But in his final years at Lespinasse, then one of the finest restaurants in the world, Kunz was like a restless partner in an unhappy marriage. His dissatisfaction permeated the organization, and the staff could feel it.

The return of the prodigal chefs to New York was engineered by Kenneth A. Himmel, the intense, almost messianic developer of the vertical mall that comprises the first five floors of the Time Warner Center. Though this kind of self-contained city-within-a-city has been successful in places as disparate as Boston, Las Vegas, and Baltimore, it has rarely worked in New York. We may be a vertical city, but we are one that largely eats, shops, and consumes art on the ground floor.

One of Himmel’s stratagems was to put an arts attraction with some star power in the building. Jazz at Lincoln Center, under the direction of Wynton Marsalis, will draw crowds and lend chic. With that in place, Himmel set about creating what he calls “a restaurant collection” of five of the great chefs of America, whose combined luster, Himmel figured, would generate a gastronomic critical mass. “It wasn’t difficult,” he says, “to ask who would be the single individual who would turn everyone’s head and cause them to say, ‘My God, I should pay more attention to this project.’ ” The answer was Keller, whom he hotly pursued and ultimately enticed. At Time Warner, the chef will attempt to re-create the essence of the French Laundry in his new restaurant, Per Se, serving sublime cuisine on exquisite china in an Adam Tihany–designed room. The price tag for Per Se, reputed to be the most costly restaurant construction in history, is reportedly more than $12 million, much of it borne by Himmel’s organization.

Keller was even offered final approval on which chefs would be invited into the building, a power he exercised as firmly as the president of a Park Avenue co-op board. In addition to Keller and Kunz, Jean-Georges Vongerichten, whom Himmel had committed to early on, will join Chicago legend Charlie Trotter and sushi master Masa Takayama in the building.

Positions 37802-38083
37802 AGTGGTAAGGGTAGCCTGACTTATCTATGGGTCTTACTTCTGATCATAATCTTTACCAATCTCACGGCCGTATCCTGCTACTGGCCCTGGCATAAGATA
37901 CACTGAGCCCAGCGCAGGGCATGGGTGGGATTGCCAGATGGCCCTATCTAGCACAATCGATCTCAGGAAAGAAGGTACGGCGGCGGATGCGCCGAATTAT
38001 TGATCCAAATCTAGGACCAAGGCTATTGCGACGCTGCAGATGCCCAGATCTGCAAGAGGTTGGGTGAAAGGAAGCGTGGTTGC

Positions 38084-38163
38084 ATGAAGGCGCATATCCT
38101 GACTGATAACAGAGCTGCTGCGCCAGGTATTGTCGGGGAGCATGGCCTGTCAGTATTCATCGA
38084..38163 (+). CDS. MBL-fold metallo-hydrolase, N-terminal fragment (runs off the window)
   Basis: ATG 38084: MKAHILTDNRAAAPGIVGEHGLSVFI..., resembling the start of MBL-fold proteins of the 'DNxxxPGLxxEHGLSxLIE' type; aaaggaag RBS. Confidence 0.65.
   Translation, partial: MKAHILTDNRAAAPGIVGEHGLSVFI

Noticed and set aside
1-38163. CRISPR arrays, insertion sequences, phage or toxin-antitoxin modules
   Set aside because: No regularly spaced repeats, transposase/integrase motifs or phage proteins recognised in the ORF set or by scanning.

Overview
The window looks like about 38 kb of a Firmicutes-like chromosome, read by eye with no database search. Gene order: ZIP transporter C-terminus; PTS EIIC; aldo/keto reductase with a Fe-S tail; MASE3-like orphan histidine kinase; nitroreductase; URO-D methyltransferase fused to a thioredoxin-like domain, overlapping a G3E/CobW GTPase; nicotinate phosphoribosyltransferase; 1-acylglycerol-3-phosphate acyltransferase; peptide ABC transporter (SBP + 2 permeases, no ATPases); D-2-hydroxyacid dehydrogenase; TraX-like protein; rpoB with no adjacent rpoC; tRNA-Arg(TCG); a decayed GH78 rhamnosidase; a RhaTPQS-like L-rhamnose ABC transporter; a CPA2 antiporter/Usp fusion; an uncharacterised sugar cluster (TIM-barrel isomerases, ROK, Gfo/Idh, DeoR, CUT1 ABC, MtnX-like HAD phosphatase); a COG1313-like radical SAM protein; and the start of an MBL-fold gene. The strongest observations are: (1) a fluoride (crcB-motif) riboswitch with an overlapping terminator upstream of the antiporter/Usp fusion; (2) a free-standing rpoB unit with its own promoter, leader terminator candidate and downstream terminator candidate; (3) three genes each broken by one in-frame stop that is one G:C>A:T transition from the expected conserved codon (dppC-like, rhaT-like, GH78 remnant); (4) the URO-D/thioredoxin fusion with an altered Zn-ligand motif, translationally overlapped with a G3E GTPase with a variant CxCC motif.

Whether Himmel’s strategy works or whether it becomes a super-upscale outpost of American mall culture is the central question facing the developers of the $1.7 billion Time Warner Center. In the most recent comparable efforts, Las Vegas’s Bellagio, Mirage, and Mandalay Bay hotels have imported nationally famous chefs as the anchors of a Rat Pack–esque theme park for grown-ups. But New York already has the chefs and the urban cool built into the fabric of the city. In a way, we see ourselves as the theme, so why would we need the park?

It was both good luck and bad that took Thomas Keller from Soho to Yountville, California, an unremarkable little town in the Napa Valley that was just beginning to feel the effects of the American fine-dining revolution. The Napa Valley and its concentration of wineries presented Keller, who was flat broke at the time, with the opportunity to cook for a captive audience of aspiring epicureans who were ready to open their wallets to pamper their palates.

Unlike Gray Kunz, Keller was not a product of a cooking school. He got all his training on the job, starting by filling in behind the stove when the chef quit at the Palm Beach club his mom managed. Next he knocked around New England and New York City, picking up skills, staying under the radar, but learning as he moved from place to place.